Foreword Review — July / Aug 2002
Witty and ironic, entertaining and simple to read, this
book is a smart, useful text on how to effectively generate publicity and avoid the common pitfalls of working with the modern information culture. The author, who has worked as a media consultant, television reporter, news anchor, columnist, radio talk show host, and media trainer to Fortune 500 companies, has distilled his experience into twelve rules for generating media interest in any project or story. Writing in an accessible, common-sense style, Mathis highlights a simple truth, and then elaborates with often hilarious examples from his personal experiences to show how to succeed in “feeding the beast,” that is, generating good publicity in a consistent, controlled manner.
The book’s preface introduces the nature of the beast; subsequent chapters divide the rules into categories, like “Seducers” (things that attract journalists of all media: difference, emotion, simplicity) and “Hazards” (troubleshooters that help one avoid bad publicity, or minimize its damage). At first glance this may seem to simplify the process of media seduction to an almost absurd level, and yet, it doesn’t take much meditation on these twelve rules to appreciate the truth and utility of this approach.
Consider the effectiveness of a single, well-placed quote, a skill that Mathis expounds upon in some detail:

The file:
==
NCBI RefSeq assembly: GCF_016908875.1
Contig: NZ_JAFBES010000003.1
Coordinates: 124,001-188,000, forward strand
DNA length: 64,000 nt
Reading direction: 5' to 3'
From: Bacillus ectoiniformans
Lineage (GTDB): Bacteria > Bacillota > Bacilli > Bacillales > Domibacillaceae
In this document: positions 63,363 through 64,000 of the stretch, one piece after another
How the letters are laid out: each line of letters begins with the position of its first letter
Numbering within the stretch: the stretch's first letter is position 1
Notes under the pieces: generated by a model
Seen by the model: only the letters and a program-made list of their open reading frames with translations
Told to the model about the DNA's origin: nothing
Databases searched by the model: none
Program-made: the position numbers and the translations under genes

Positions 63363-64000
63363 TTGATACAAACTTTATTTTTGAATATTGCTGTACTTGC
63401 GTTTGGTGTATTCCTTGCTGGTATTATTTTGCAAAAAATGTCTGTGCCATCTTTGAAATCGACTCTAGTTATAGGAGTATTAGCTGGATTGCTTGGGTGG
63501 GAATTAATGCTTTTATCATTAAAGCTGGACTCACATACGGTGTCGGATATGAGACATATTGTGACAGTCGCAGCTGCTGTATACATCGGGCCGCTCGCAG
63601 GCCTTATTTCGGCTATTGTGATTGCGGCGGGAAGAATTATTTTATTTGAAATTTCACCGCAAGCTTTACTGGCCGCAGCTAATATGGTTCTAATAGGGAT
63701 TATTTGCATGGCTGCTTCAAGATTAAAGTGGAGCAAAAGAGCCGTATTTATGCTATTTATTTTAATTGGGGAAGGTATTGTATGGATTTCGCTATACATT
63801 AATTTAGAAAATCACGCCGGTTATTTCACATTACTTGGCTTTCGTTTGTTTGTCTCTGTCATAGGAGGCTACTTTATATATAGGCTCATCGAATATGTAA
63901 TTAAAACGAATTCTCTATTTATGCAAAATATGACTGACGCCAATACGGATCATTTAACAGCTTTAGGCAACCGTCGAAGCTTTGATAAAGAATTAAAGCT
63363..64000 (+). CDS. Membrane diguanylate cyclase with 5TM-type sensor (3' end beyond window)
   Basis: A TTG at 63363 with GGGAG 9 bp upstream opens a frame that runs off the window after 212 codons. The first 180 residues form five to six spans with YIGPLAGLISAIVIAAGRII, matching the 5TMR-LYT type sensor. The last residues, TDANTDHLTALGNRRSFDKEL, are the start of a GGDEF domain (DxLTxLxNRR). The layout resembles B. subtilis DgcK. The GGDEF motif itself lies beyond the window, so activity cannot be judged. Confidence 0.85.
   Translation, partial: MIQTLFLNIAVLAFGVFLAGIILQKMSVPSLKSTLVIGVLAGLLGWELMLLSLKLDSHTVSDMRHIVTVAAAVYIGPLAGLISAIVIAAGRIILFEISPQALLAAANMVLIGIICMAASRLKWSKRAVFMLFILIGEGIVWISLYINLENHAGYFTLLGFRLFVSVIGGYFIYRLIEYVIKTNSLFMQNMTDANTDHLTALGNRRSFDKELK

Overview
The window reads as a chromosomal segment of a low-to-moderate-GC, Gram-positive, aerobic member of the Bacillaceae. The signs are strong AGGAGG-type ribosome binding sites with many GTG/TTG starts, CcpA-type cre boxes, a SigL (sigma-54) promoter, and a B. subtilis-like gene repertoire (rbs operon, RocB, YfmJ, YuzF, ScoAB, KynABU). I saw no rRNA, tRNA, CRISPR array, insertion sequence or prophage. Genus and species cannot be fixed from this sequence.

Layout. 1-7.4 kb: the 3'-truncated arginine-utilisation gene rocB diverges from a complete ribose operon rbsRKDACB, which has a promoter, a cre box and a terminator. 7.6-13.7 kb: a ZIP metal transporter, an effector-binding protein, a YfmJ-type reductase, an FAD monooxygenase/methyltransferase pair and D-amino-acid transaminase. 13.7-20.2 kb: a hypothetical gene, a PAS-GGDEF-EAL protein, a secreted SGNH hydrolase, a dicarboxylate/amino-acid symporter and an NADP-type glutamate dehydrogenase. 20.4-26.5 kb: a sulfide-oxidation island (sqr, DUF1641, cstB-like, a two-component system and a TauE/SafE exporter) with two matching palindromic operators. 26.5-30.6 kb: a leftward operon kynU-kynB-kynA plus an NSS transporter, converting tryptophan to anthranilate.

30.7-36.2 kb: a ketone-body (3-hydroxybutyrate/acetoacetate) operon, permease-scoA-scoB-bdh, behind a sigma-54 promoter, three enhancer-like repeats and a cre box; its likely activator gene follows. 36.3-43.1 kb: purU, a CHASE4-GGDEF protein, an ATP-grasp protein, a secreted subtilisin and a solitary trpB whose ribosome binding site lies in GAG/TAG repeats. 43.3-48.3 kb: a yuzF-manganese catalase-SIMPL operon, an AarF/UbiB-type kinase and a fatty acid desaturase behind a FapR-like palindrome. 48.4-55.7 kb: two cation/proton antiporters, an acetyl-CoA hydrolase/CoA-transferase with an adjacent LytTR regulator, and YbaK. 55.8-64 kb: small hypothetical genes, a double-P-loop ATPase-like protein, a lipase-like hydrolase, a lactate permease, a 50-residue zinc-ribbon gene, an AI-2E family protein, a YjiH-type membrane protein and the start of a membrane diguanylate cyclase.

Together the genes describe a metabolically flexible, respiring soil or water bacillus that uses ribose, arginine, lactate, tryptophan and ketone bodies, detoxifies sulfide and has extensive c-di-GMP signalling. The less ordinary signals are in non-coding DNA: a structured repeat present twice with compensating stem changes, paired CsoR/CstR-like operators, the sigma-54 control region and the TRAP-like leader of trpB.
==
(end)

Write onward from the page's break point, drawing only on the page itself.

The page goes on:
”Golf is like life in a lot of ways—all the biggest wounds are self-inflicted.” (Bill Clinton)
Mathis shows numerous ways in which quotes of this type—self-contained, simple, and yet conveying a huge amount of information—can be created, controlled, and used to advantage. In doing so he illuminates the complexity of simplicity and simplifies the process of conveying complexity to an audience.
It isn’t much of a stretch to say that this book is about more than communicating effectively with the media: it tells how to communicate effectively whenever there’s a need to sell an idea. The ideas apply to any public presentation, like trying to generate good publicity, interviewing for a job, or creating interest in a business plan. The basic principles of communication expounded here are of value in almost any situation where conveying information is important.
In setting out to write a book on working with the media, Mathis has written something immensely more universal. This book should be on the reading list of anyone whose job involves communicating effectively, or anyone interested in improving communication skills.